Adaptive Ski Lessons Help Kids with Special Needs Enjoy the Slopes

  • December 14, 2017
adaptive ski lessons

Winter activities are full of excitement for those who like adventure and get a thrill from pushing themselves beyond boundaries. Not only are there cold temps making things “extreme,” but skating on ice, sledding and skiing down hills can all be exhilarating as well.

For kids, there is more than just having fun in the snow to make winter activities beneficial.

Physical Activity & Health

First and most importantly, getting kids involved in winter activities keeps them moving and healthy thorough those months when we’re all spending less time outdoors and more time on the couch.  Obesity rates in children are on the decline as the importance of health and movement become a focus. Winter sports like skating and skiing are a great way to ensure those colder months don’t throw healthy habits off track.

Better Coordination & Balance

In addition to getting their heart rate up and kids moving more, there are a lot of benefits as far as body and spatial awareness that children gain while learning to ski. Whether it’s sharing the slopes with other skiers, or staying in their own lane. They will also be working on coordination and balance as they stand on the skis and maybe even eventually make it down a hill without falling.

Confidence Booster

As children learn to navigate the snow with skis on and realize they are capable of achieving a new task, or perhaps something they never thought they could do, it helps to boost their self-confidence and even teaches moments of perseverance including not giving up when learning new tasks and how sticking to it and trying again can bring successful results.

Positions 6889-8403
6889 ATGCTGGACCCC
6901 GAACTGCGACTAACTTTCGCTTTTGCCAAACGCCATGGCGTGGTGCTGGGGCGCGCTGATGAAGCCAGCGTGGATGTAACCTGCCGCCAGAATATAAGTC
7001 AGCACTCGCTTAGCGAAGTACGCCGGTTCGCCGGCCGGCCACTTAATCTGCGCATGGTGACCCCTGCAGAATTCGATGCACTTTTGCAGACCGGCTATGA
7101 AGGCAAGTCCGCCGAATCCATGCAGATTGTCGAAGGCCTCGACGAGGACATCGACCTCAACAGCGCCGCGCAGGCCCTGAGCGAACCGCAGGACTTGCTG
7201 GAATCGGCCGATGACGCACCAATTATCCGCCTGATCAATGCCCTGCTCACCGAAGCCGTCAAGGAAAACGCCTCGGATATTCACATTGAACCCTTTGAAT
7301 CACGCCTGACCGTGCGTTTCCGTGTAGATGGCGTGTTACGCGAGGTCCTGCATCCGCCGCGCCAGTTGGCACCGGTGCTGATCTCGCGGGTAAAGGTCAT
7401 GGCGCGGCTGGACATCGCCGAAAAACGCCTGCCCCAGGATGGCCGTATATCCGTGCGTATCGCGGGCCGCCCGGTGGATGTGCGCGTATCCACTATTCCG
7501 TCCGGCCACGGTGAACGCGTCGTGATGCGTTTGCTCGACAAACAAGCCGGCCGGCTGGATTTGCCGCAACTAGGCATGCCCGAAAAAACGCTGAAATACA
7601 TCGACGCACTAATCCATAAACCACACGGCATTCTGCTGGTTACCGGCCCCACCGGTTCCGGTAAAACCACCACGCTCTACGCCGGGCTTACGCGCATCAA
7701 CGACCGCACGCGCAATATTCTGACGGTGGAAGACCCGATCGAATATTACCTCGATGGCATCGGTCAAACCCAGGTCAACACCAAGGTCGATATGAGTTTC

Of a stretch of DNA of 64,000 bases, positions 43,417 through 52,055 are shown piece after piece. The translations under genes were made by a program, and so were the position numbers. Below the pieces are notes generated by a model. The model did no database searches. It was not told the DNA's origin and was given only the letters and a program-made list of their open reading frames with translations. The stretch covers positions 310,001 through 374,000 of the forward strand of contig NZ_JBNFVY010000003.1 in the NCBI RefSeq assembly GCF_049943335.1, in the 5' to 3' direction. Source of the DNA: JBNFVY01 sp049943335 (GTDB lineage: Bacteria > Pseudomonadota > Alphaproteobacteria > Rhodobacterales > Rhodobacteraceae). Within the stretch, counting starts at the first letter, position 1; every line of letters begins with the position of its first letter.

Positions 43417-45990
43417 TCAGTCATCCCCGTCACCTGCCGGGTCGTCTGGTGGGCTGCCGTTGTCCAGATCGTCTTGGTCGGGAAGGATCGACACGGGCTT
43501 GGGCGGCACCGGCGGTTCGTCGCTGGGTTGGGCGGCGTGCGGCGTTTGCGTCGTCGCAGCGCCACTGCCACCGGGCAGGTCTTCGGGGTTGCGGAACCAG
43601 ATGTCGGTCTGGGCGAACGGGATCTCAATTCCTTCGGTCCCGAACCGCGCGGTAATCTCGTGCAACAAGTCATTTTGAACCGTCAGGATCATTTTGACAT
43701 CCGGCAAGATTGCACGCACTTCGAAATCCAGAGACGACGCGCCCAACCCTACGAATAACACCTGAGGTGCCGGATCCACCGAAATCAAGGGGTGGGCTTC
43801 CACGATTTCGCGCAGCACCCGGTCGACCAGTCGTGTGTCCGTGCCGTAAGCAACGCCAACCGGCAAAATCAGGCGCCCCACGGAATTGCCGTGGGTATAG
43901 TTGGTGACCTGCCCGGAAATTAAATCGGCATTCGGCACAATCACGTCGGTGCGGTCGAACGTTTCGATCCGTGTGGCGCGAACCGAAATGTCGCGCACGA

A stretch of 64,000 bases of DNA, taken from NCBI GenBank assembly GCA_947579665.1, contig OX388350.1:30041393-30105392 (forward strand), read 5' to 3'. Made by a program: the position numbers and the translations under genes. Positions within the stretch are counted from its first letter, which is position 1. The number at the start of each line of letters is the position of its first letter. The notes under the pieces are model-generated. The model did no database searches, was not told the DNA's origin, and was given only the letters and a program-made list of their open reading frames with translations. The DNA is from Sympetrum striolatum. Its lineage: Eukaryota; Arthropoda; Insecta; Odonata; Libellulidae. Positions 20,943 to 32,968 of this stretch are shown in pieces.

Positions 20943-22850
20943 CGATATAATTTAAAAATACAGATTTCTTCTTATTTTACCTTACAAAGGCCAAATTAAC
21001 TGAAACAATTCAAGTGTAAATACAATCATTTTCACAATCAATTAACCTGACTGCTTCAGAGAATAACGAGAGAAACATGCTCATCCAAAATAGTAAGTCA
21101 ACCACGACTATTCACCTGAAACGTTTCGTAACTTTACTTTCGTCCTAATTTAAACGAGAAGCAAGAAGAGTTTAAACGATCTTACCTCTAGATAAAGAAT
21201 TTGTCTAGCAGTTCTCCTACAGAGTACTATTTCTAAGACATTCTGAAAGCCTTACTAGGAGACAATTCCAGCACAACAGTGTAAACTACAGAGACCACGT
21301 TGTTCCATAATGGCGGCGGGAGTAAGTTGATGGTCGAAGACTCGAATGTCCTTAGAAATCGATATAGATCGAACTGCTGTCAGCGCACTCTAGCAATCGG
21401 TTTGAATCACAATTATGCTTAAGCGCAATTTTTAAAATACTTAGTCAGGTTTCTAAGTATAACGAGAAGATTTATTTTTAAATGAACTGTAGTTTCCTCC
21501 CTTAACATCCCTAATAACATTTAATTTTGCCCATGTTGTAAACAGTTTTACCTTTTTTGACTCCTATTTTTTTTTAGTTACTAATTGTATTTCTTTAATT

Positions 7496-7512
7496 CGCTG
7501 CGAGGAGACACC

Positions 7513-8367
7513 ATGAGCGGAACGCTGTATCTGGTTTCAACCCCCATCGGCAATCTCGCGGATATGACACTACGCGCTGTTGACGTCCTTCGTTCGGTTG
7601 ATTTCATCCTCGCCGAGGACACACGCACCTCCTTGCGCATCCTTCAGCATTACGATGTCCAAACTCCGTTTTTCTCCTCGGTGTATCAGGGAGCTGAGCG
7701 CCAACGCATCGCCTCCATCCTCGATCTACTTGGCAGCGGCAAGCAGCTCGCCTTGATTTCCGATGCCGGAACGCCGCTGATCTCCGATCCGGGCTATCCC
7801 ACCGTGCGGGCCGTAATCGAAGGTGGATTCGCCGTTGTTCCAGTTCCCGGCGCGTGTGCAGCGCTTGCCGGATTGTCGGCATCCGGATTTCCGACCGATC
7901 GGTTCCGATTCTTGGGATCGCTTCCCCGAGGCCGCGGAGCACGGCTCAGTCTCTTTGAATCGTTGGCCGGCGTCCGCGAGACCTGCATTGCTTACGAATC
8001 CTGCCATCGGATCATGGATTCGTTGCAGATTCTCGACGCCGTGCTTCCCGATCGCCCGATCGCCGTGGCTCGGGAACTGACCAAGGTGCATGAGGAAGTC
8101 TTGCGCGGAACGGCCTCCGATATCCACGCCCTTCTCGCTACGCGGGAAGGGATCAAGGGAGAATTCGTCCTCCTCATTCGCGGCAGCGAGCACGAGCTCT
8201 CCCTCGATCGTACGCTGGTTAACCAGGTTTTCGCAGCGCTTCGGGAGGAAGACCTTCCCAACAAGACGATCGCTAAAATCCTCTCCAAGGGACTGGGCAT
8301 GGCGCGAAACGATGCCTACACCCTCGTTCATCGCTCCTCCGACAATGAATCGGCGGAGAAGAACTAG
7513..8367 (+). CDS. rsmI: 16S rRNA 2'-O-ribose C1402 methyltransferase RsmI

Skiing Benefits for Special Needs

For children with special needs or other developmental disabilities, there are adaptive programs specially designed to teach skills needed to ski in a format that is comfortable for them and that moves at their own pace. With adaptive ski lessons, trained instructors dedicated to working with various disabilities help the children learn how to ski by offering personal attention and special equipment if needed for balance or to feel safe. Physical activity and sensory input has also been proven beneficial for children with an autism spectrum disorder.

If you live in Connecticut and would like your child to experience the fun of skiing this winter, Mount Southington is holding it’s “Skiers Unlimited” program, an adaptive ski program for children with disabilities aged 6-16 as well as a new preschool program for kids aged 3-6. The program takes place each Friday in Jan. and Feb. from 1 p.m. to 3 p.m. and there is NO COST. All equipment is donated for the season and each child is paired with volunteers to help teach them how to ski.  Parents are also welcome to ski with their children.

For information contact Cheshire Fitness Zone at info@cheshirefitnesszone.com or call 203-250-9663 

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